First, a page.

Smelly shoes are pretty nasty, and it can be easy for running shoes to get even nastier than that. We ask a lot of our running shoes, with all the sweating we do in them, and you should be taking care of them just like you take care of your running clothes. In this article, we’ll cover everything you need to know about removing shoe odor and keeping your shoes nice and fresh.
What Causes Shoes to Smell in the First Place?
The short answer is sweat. Now this might seem odd since you sweat in other places of your body, but that’s not factoring in several considerations:
- Your feet are covered most of the day in shoes, which doesn’t allow for ventilation. This is especially key when you’re running because you’re producing more sweat with little ventilation.
- Each foot contains 250,000 sweat glands! This means that your feet can, actually, produce a lot of sweat.
- Most people don’t wash their shoes the same way they wash their running clothes.
And when there’s warmth and sweat without good ventilation, that means that bacteria is going to develop. If you’re someone who sweats a lot, your footwear has the potential to be super smelly. Even if you don’t sweat a lot, shoes create prime conditions for bacterial odor.
What are Ways to Remove Odor?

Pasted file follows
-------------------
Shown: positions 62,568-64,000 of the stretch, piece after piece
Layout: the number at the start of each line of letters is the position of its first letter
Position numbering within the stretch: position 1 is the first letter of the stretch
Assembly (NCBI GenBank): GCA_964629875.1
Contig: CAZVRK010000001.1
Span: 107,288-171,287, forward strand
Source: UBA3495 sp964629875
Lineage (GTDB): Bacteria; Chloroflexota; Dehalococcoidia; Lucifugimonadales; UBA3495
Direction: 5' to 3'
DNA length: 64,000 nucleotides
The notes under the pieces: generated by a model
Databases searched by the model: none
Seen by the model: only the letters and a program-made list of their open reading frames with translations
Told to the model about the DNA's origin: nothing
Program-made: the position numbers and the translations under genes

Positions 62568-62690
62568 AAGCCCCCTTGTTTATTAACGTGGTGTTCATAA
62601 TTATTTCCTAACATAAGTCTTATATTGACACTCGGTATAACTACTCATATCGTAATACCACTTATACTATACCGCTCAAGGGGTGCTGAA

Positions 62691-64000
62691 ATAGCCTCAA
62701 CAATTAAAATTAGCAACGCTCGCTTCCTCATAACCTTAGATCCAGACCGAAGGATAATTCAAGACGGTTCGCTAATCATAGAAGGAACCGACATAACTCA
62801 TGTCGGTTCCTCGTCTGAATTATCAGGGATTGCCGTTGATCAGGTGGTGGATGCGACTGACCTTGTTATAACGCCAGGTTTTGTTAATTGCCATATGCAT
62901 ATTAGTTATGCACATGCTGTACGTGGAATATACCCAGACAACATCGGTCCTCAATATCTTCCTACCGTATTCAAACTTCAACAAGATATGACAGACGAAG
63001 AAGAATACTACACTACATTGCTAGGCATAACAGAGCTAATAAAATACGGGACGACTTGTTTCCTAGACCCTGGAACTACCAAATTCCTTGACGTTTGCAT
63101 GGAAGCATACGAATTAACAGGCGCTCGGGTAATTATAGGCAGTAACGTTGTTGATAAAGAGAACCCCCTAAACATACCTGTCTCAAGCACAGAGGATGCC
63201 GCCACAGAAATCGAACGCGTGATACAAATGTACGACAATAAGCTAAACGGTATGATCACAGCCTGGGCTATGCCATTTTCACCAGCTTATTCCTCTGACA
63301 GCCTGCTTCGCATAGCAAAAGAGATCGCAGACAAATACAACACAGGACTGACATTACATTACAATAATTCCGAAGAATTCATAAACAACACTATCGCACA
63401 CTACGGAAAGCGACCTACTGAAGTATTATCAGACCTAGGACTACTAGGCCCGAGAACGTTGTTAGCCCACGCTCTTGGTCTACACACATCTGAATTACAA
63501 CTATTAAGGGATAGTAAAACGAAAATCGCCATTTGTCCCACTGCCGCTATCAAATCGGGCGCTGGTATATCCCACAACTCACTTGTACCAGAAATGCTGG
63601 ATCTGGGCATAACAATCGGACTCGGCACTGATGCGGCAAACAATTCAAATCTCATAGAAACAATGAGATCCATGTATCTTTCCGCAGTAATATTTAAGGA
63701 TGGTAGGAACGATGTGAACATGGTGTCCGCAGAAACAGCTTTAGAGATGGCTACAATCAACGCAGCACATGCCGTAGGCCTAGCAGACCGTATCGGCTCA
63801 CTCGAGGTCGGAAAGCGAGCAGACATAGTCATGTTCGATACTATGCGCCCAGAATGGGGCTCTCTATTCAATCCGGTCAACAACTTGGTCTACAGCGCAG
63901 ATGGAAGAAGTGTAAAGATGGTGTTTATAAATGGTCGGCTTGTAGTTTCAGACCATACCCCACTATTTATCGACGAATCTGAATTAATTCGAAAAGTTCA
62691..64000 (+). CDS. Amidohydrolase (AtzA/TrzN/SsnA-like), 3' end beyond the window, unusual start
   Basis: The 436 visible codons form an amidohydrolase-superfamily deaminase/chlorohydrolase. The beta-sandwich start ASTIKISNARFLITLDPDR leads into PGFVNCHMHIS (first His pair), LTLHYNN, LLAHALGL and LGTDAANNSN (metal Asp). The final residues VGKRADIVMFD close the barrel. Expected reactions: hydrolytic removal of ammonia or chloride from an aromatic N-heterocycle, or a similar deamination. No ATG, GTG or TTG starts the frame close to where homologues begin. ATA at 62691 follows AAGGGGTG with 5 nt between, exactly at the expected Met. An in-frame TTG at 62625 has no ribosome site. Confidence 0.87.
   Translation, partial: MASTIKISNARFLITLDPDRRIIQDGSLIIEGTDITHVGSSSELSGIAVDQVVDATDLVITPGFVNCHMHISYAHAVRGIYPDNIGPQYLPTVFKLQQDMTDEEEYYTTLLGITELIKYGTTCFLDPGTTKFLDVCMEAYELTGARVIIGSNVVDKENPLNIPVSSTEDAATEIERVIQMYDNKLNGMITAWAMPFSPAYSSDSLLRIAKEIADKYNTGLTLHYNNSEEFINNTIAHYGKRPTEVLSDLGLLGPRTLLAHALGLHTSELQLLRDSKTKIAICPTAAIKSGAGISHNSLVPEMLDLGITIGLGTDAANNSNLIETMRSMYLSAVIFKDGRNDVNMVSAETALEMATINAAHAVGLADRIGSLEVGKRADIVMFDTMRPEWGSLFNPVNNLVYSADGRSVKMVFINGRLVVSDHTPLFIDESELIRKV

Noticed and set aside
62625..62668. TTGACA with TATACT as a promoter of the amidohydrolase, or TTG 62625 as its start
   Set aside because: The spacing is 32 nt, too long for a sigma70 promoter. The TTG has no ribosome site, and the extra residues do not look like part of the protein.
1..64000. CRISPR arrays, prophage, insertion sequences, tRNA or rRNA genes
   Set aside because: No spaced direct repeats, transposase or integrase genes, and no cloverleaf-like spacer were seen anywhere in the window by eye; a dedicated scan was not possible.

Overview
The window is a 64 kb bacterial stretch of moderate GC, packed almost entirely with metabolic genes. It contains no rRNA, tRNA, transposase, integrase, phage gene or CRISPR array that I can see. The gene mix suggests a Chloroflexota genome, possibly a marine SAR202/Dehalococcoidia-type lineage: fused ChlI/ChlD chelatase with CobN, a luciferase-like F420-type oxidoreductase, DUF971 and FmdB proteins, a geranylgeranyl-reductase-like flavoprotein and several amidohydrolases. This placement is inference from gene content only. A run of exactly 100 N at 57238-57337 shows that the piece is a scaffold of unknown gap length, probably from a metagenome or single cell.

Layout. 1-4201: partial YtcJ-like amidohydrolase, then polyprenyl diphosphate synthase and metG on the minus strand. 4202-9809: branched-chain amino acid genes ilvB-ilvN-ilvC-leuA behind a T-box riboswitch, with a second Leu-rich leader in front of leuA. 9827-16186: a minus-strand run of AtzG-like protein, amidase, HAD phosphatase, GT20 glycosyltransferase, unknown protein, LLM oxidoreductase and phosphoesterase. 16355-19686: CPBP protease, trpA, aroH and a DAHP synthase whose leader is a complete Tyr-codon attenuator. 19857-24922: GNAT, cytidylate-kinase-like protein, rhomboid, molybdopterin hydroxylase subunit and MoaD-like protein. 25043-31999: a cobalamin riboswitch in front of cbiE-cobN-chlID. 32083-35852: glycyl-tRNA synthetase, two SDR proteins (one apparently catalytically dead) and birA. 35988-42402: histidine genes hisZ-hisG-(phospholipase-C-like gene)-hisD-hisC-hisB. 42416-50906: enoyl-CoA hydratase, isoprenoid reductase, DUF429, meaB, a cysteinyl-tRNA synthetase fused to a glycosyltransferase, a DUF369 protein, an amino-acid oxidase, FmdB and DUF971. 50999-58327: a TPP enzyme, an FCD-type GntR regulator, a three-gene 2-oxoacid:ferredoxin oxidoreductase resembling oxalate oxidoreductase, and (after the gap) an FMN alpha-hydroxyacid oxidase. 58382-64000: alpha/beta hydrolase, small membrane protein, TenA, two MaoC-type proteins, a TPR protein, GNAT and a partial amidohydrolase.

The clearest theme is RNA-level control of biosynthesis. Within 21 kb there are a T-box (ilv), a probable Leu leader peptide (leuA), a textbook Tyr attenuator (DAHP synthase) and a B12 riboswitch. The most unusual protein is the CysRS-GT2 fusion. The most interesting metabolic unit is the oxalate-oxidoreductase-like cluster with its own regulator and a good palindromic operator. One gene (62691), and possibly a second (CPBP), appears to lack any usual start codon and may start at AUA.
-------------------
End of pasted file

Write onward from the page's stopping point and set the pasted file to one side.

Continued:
There are three ways to remove odor in your shoes: you can remove the bacteria and odor, you can try to hide the smell, or you can remove the moisture that causes the smelly bacteria.
If you want to remove odor, try one of these methods.
This is a tried and true method for getting rid of odors. In fact, I have a box of baking soda in my fridge right now to keep any nasty smells away. All you need to do is dump baking soda inside the offending shoes overnight, and remove in the morning.
Although this shouldn’t be an issue for running shoes, remember that using baking soda too much with leather shoes can dry them out.
Salt is another good alternative to baking soda for helping to remove the odor of stinky shoes. I guess it just depends on what product you have more of at home—baking soda or salt.
Another option if you want to kill the bacteria and thus the smell in your shoes is black tea bags, which contain tannins. Simply pour boiling water over the tea bag for 2-3 minutes, remove the tea bag from the hot water, and let it cool.
Then put the cool tea bag into your shoe for about an hour. Be sure to clean up any excess liquid when you remove it.
If you have babies, this option might be a great one. Like baking soda, simply put some baby powder in your shoe to soak up the odor. You can also put baby powder on your feet before wearing your running shoes as well.
As a side note, baby powder is also great for getting sand off your feet so that it doesn’t get in your car. Just a thing I’ve learned living by the beach.
If you want to reduce the smell and disinfect your shoe, consider using rubbing alcohol over the smelling part of the shoe. You’ll kill two birds with one stone.
This option might not be extremely useful if you have dogs, but if you happen to have cats, try using some cat litter. Simply put cat litter on the inside of your shoe overnight and dump out in the morning. Feel free to wipe out the inside with a clean, damp cloth so you don’t have to think, “Oh my gosh, I’m stepping in cat litter.”
If you just want to cover the nasty smell up (this might be important if you need a quick fix), try these methods.
Deodorizing Spray or Sneaker Balls